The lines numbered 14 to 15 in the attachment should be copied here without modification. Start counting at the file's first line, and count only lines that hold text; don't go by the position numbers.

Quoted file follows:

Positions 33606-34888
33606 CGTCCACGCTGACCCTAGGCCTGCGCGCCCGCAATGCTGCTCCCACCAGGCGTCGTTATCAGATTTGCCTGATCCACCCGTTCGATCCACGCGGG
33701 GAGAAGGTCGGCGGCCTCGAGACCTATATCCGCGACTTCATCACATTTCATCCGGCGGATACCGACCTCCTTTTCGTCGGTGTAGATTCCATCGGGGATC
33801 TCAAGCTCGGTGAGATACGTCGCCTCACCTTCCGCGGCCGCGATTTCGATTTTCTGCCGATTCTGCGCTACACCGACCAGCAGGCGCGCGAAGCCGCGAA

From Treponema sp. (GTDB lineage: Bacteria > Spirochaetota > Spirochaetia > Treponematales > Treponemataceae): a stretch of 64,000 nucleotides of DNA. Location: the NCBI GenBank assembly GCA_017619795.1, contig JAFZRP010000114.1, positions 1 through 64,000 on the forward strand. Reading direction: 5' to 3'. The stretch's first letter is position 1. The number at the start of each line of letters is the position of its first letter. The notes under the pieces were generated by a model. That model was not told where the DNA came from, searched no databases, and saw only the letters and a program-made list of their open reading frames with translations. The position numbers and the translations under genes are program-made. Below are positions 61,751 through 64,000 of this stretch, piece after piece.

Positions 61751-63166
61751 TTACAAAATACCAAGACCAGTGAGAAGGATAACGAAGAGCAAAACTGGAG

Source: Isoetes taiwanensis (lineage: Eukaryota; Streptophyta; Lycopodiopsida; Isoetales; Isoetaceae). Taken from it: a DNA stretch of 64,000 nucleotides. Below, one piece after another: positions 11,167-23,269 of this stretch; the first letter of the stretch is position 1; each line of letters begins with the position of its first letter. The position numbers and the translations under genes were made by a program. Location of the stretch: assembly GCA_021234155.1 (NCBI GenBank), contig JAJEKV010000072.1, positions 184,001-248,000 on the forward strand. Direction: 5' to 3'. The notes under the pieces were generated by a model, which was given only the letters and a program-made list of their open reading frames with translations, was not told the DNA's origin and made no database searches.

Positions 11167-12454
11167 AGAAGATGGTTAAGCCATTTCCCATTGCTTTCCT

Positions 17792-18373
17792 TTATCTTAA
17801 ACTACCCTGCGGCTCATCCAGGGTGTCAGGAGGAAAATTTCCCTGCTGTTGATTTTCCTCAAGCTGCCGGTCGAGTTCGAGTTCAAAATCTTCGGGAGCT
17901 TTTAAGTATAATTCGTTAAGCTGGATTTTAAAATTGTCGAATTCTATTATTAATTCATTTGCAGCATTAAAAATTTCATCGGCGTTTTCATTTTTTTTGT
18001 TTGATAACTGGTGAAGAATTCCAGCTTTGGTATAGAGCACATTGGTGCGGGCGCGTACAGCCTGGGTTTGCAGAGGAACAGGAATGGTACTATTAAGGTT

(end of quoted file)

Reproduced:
17901 TTTAAGTATAATTCGTTAAGCTGGATTTTAAAATTGTCGAATTCTATTATTAATTCATTTGCAGCATTAAAAATTTCATCGGCGTTTTCATTTTTTTTGT
18001 TTGATAACTGGTGAAGAATTCCAGCTTTGGTATAGAGCACATTGGTGCGGGCGCGTACAGCCTGGGTTTGCAGAGGAACAGGAATGGTACTATTAAGGTT